The latest report today has it the US judge in Boston has approved the extradition of a father and son accused of helping ex-Nissan boss Carlos Ghosn escape Japan; State Department to decide.
BREAKING from @AP: A US judge in Boston has approved the extradition of a father and son accused of helping ex-Nissan boss Carlos Ghosn escape Japan; State Department to decide
— Bill Kole (@billkole) September 4, 2020
On August 28 2020, According to Reuters, The U.S. judge decide that they will hear arguments over whether two Massachusetts men could be sent to Japan to face charges of helping former Nissan Motor Co Ltd chairman Carlos Ghosn to flee the country to avoid facing financial charges today Friday 4th September 2020.
Veteran U.S. military veteran Michael Taylor and his son, Peter Taylor, have been detained without bail since their arrest in May after allegedly smuggling Ghosn out of Japan in December in a private jet box.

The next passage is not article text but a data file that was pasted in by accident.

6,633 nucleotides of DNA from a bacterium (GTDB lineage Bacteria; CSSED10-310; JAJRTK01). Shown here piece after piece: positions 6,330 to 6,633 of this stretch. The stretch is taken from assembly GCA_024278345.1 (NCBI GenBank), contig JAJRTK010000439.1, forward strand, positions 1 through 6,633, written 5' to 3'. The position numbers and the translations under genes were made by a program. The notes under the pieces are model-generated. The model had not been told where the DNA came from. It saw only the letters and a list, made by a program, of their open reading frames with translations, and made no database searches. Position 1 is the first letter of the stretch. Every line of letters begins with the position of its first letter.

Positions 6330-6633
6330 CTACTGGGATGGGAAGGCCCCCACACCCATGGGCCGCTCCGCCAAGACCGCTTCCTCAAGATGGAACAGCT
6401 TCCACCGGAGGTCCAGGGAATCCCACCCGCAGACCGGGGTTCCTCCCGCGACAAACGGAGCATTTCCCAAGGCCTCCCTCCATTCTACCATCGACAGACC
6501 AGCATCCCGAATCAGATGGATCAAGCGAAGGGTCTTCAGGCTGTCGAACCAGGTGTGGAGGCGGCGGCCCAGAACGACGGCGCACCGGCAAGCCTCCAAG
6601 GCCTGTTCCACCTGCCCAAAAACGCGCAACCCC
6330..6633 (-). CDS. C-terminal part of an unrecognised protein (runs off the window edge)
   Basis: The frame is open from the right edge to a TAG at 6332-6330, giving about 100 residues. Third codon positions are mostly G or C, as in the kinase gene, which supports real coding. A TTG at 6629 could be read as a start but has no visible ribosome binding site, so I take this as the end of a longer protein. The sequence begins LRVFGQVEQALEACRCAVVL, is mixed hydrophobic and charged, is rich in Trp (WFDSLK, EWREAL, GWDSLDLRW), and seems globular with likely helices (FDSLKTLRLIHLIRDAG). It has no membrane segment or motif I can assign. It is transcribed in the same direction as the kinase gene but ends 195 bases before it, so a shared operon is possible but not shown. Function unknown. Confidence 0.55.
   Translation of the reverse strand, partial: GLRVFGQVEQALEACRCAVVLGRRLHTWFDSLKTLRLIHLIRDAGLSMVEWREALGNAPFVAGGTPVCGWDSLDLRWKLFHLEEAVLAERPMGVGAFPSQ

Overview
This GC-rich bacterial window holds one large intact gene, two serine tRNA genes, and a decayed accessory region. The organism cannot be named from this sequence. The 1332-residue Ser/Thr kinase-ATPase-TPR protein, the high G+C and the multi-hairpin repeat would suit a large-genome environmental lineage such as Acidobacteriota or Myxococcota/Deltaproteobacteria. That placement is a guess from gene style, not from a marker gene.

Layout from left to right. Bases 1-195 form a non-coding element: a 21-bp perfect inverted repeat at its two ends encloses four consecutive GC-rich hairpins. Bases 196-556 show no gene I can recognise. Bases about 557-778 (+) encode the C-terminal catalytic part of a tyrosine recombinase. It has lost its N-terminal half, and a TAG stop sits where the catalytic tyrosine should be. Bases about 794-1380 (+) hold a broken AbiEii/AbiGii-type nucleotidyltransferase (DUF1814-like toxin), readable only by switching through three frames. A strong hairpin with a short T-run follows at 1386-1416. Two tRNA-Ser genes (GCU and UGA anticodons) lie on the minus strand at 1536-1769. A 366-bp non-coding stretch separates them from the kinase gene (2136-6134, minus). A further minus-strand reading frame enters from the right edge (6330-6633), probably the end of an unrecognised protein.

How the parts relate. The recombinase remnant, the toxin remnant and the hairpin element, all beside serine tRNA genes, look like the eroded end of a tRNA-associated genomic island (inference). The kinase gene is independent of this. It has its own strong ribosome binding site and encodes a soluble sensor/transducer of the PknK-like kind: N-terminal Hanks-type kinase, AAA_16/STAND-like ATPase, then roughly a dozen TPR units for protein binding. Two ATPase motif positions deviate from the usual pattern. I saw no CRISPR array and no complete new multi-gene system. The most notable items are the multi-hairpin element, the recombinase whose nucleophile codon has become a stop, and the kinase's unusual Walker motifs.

U.S. prosecutors They say the Taylors made it “one of the most brilliant and well-planned escape routes in recent history,” allowing Ghosn to flee to Lebanon, his childhood home, without a repatriation agreement with Japan.
Ghosn fled on December 29, 2019, while awaiting trial on charges of financial irregularity, including forfeiting his compensation in Nissan’s financial statements. Ghosn denies wrongdoing.
Prosecutors allege that both Taylor, an independent security expert, and his son received more than $ 1.3 million from Ghosn and his family members for their services.
Taylor protesters have said they will not be repatriated because the charges against them are fatal, as the Japanese punitive code does not make it a crime to help a person “bail out” or run away unless the person is in custody.
U.S. Supreme Court Justice Donald Cabell, who will look into whether they can be repatriated, expressed doubts about the controversy.
When considering whether the Taylors were eligible for bail, Cabell last month said their argument ignores another “incomprehensible” language in a punitive code that allows people to face charges if they cause a person to flee.
Lawyers for Taylors said the conclusion was based on an incomplete record. If the court allows them to be repatriated, Secretary of State Mike Pompeo will have the final say on whether they surrendered to Japan.